Rhyme the Rhyme Well
Click for Lyrics
First Appearance: To the 5 Boroughs LP, 4 June 2004
Written by: Beastie Boys
Performed by: Beastie Boys
Production Notes: Produced by Beastie Boys. Mixed by Supa Engineer "DURO" for No Question Ent./Loreal Inc. Recording engineered by Beastie Boys and Jon Weiner. Turntable Extraordinaire: Mix Master Mike. Recorded and mixed at Oscilloscope Laboratories. Mastered by Chris Athens at Sterling Sound.
Behind the Beats and Lyrics...
- "Public Enemy No. 1" by Public Enemy from their debut album Yo! Bum Rush the Show (1987)
- "The O.J. Chronicles" - an episode of "The Joe Frank Show" by Joe Frank and David Cross
- Blimpie Bluffin - a breakfast sandwiches from Blimpie's, a sub sandwich franchise; also referenced in the lyrics of Too Many Rappers (New Reactionaries Version)
- Yosi - a common male Jewish name
- Batten down the hatches - a nautical term meaning to secure tarpaulins over a hatch by means of battens
- Baked Alaska - a dessert consisting of ice cream and browned meringue on a cake base
- Manhattan - a borough of New York City
- E.F. Hutton (1875-1962) - an American financier and founder of E.F. Hutton & Company, a brokerage house which later grew into a conglomerate of companies, best known for its commercials based on the phrase "When E.F. Hutton talks, people listen."
Sample & Reference Breakdown
- "Well..." - a sample from "Public Enemy No. 1" by Public Enemy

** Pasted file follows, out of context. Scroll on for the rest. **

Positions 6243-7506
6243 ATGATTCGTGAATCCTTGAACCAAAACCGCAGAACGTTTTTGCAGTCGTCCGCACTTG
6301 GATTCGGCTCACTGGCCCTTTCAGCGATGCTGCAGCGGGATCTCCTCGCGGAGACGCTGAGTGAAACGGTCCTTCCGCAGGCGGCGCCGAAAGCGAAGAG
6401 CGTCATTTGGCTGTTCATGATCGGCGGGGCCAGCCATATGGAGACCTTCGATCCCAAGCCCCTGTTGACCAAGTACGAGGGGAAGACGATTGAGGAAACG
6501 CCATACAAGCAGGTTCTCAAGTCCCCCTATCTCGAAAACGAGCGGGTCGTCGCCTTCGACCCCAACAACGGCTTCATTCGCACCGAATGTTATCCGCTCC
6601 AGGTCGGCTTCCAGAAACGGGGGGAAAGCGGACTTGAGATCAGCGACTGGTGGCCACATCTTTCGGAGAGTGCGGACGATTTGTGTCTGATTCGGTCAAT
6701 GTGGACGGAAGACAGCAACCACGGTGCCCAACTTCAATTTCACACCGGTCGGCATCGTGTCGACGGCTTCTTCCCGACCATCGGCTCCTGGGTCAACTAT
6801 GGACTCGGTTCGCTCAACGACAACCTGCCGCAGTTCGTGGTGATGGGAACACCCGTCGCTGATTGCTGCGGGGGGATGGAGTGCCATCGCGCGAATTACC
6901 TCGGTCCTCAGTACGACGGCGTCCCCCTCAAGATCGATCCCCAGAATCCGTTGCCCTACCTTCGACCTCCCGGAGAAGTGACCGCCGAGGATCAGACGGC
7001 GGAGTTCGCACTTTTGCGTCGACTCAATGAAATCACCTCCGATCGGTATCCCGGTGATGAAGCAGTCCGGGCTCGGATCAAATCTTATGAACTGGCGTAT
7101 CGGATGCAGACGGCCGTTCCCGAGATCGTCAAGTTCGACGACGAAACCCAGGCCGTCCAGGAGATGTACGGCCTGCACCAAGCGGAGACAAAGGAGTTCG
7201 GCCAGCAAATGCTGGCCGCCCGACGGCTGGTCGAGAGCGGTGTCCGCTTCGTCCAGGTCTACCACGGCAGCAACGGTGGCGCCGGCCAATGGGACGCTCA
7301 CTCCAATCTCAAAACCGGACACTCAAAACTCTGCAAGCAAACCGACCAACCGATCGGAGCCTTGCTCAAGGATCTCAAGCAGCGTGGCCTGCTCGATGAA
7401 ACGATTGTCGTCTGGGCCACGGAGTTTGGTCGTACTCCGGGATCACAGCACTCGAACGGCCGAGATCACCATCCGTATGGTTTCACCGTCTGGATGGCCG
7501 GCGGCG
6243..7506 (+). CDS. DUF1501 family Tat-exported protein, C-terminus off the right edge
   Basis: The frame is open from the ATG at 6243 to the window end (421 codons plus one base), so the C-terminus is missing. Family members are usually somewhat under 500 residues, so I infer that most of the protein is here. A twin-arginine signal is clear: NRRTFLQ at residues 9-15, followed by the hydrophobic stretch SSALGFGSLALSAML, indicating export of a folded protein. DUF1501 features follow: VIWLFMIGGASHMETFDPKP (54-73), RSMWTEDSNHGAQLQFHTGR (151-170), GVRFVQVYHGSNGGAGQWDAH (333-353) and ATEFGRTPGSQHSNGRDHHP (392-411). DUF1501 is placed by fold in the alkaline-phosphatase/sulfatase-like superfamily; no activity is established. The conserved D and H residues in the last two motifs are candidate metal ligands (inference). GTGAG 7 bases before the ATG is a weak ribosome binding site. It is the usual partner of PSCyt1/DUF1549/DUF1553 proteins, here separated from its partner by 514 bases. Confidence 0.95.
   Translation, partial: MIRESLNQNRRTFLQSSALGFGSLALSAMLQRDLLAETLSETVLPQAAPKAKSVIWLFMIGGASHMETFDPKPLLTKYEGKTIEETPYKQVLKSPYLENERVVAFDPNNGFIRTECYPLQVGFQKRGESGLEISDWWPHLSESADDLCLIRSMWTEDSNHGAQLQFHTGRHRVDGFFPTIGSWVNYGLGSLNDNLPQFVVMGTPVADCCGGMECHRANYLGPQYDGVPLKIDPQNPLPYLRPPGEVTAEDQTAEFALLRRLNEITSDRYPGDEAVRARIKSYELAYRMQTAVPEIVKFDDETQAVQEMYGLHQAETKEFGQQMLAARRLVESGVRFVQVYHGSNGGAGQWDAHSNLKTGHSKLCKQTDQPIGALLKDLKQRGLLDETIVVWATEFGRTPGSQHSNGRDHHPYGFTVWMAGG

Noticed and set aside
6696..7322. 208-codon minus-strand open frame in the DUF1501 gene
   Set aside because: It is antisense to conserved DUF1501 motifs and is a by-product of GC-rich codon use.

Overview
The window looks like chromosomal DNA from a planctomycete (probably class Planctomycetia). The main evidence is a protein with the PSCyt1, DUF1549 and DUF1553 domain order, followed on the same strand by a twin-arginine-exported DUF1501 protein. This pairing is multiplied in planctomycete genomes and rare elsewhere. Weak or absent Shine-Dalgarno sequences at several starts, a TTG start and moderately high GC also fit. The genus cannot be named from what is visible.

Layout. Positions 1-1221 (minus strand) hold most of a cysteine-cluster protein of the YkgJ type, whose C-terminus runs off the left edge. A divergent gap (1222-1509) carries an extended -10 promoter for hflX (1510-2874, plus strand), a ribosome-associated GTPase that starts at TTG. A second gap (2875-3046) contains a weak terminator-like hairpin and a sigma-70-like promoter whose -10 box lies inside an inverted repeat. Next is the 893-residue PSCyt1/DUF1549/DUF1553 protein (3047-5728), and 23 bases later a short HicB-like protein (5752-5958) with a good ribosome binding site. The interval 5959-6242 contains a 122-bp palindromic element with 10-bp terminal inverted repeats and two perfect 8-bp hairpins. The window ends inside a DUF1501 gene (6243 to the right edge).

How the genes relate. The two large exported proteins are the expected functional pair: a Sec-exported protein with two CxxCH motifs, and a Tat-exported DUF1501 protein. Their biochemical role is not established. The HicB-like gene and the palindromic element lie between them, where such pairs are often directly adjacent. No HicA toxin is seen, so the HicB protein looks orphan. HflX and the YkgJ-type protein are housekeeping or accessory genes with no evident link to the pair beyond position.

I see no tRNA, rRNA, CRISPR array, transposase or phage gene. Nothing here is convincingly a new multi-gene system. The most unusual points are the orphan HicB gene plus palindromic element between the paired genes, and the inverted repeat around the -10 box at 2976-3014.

- "I could sing, rap, dance in just one show" - similar to lyrics in UTFO's "Roxanne, Roxanne" ("She was walking down the street so I said 'Hello, I'm Kangol from UTFO'/She said 'So?'/I said 'So? Baby don't you know/I could sing, rap, dance in just one show'")
- "Simmer in the pan 'cause I ain't a flash in" - refers to the expression "flash in the pan," which is a person, thing, or action that shows brilliant promise for a short time then turns out to be a dismal failure
- "Went to the top and never went pop and came back down but still not stopping" - refers to the BBC's long-running music chart show "Top of the Pops"
- "Shhh...you heard me like I'm E.F. Hutton" - In the 1980's, E.F. Hutton & Co. ran a series of TV commercials in which one person would be talking to another in a bustling, crowded area with a lot of noise. Once the person stopped talking to the other about their stock options and investments, they would say "My broker is E.F. Hutton and E.F. Hutton says..." At that moment, everything in the scene would stop and become silent, presumably to hear what E.F. Hutton had to say about stock tips.
- "And I was trying on the Batgirl costume, what's wrong with that? Now, now I was the Catwoman." - a sample from "The O.J. Chronicles," an episode of "The Joe Frank Show" by Joe Frank and David Cross
- "Hey, Adam, it's Felicia. Hey, Mike, it's Felicia. Hey, Adam, it's Felicia" - Formerly Mike D's personal assistant, Felicia works for the Beastie Boys' management company. She runs the merch, handles a lot of the tour promotional materials, and deals with packaging designs. Felicia is known to give a familiar message on one's voice mail, "Hi, ____. It's Felicia."
"Enunciate. Make sure they hear you in the very last row. Or, don't enunciate, wear gold fronts and just make sure no-one can understand anything you say." - Beastie Boys, 2004
"Each member shines [in Rhyme the Rhyme Well], a trade-off track in the vein of 'Pass the Mic.'" - Jonathan Cohen Billboard, April 2004
"...the booming bottom ends of [Rhyme the Rhyme Well] evokes shades of the group's classics like 'Shake Your Rump' and 'Root Down.'" - Jonathan Cohen Billboard, April 2004
"[Rhyme the Rhyme Well isn't a] bad track. [It's] tight, intricate and listenable, but not the compelling music of the great Beastie Boys albums that demanded repeat listening." - Chloe Sasson, Sydney Morning Herald, June 23, 2004
No Known Performances in Concert.